is going to be activity A.

Since we now have four critical paths, compressing the network

requires compressing all the paths by the same amount. This can be

achieved by compressing at least one activity on each path. And

again, here it shows the analysis of the costs together. So by

compressing activity a one day, the net cost would.

Be a savings of $20 because the extra cost is $100 and the savings

of $120

now look at these numbers, 165, 202 70 and so on. That is more

than the 120 that I'm going to be ending up saving. Therefore, if I

compress, after compressing activity A, if I try to compress

any other activities, that's going to be on the more expensive side,

because that's going to end up costing me more money. So I'm not

saving any money by reducing the duration. I'm actually spending

more money.

And here, once we have compressed activity A, all the activities are

still critical,

and now we end the project on day 22

so here it shows the different compression cycles that We have

done and which activities became critical when

now the question is, where to stop? Are we going to keep

compressing this network? Or should we stop here? And the

answer to this question depends on what's the objective we need to

achieve if we need to compress the network to the maximum. It is

still compressible, because again, we can compress B and C and D and

G, for example, at the same time, and that's going to result in

another day of compression.

So we can do that, but that's going to be, as we have already

noticed, it's going to be on the more expensive side, because we

are not saving any money by doing that, we are spending more money

if we need to compress the network until it's not economically wise,

so compress it any further, then we have to stop here, because

against compressing further is going to result in more expenses,

and that's not economically meaning. If we need to compress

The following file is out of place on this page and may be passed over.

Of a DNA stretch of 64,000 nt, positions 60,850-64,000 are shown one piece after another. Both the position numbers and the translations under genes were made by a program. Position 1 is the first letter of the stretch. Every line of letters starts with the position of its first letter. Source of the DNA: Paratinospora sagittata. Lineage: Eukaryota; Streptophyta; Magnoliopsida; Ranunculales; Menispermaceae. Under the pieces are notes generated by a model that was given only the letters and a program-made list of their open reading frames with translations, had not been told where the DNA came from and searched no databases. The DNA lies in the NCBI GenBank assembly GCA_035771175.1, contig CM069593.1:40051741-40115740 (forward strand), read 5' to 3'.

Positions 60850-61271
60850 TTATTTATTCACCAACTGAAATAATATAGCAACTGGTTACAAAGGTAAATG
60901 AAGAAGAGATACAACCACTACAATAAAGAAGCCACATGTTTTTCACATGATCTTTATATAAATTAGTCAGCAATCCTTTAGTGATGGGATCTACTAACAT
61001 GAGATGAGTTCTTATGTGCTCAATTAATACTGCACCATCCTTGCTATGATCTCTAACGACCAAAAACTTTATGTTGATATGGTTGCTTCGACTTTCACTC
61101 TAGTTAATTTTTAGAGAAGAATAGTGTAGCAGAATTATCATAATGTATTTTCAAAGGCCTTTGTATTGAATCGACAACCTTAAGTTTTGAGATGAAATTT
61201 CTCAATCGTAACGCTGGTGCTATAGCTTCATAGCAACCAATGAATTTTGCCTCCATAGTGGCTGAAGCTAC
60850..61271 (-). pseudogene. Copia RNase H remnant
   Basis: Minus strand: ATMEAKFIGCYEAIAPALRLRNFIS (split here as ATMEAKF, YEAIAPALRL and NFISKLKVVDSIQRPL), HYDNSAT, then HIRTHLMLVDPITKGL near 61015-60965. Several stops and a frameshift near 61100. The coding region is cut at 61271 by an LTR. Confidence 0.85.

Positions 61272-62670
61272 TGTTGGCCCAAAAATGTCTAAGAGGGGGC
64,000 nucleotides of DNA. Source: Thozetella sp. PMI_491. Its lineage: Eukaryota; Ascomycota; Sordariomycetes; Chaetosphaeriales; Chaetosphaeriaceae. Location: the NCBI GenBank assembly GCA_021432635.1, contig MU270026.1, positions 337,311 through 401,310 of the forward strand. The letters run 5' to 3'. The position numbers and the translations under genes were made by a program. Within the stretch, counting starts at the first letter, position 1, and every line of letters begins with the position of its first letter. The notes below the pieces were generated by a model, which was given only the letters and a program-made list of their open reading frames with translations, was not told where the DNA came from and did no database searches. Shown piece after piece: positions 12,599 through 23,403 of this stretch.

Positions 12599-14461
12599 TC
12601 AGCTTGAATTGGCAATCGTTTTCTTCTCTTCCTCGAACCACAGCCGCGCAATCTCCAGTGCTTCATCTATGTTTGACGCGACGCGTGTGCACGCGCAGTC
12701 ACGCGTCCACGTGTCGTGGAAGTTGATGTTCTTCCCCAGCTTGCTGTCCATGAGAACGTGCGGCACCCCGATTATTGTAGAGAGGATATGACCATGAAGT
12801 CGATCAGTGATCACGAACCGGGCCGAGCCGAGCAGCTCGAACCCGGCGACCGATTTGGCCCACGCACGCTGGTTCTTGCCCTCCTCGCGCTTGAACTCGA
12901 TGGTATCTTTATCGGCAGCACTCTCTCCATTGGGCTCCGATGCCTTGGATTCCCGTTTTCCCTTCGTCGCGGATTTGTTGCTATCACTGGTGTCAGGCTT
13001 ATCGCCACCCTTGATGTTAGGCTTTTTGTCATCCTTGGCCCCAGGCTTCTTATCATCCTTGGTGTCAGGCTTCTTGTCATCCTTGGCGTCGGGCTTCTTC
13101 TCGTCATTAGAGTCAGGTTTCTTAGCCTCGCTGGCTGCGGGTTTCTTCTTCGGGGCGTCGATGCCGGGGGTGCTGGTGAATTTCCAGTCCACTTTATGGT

the network by a certain number of days. Let's say we all we wanted

to do is compress the network by three days. We have already

achieved that. So here we can stop. So it depends on how the

question is being asked. So the question can be asked as compress

the network to the maximum regardless of the cost. In this

case, we would keep compressing or compressing it. Compress the

network until it's not economically feasible or

meaningful to compress it any further, which means we're going

to stop as soon as the savings are not achieved, which means the cost

of compression exceeds the savings resulted from reduction in

indirect costs or compressed by a certain number of days. As soon as

we reach that number of days we are going to start, we're going to

stop our conversion.

And this is basically a graphical representation of that concept.

Here we have the direct cost curve, which shows that the

shorter the duration, the higher the cost of direct costs. Here's

the indirect cost, which shows the opposite, the shorter the

duration, the lower the indirect cost. And then here's the sum of

the two curves together. It's adding the numbers from the two

curves together. It shows that for a certain portion,

as you compress,

the total cost goes down, which is what we have been doing so far,

and then you reach a certain point, and the cost starts rising

up again.

So this is where we had stopped originally, right now in this

problem. And this is going to be called the right side of the total

cost curve. And this is the left side of the total cost curve. On

the right side of the total cost curve, the indirect cost is more

effective. So with the reduction, the total curve trend follows the

same trend as the indirect cost, which is reduction as you

compress. On the left hand side, the curve, the total cost follows

the curve or the trend of the direct cost. As we compress, the

total cost goes up so again, until we reach a certain point where we

cannot compress anymore. So this is basically in a nutshell how we

can achieve network compression or time acceleration.

I hope this helps you understand the concept and you can practice

on some additional problems. Thank you and see you later. You.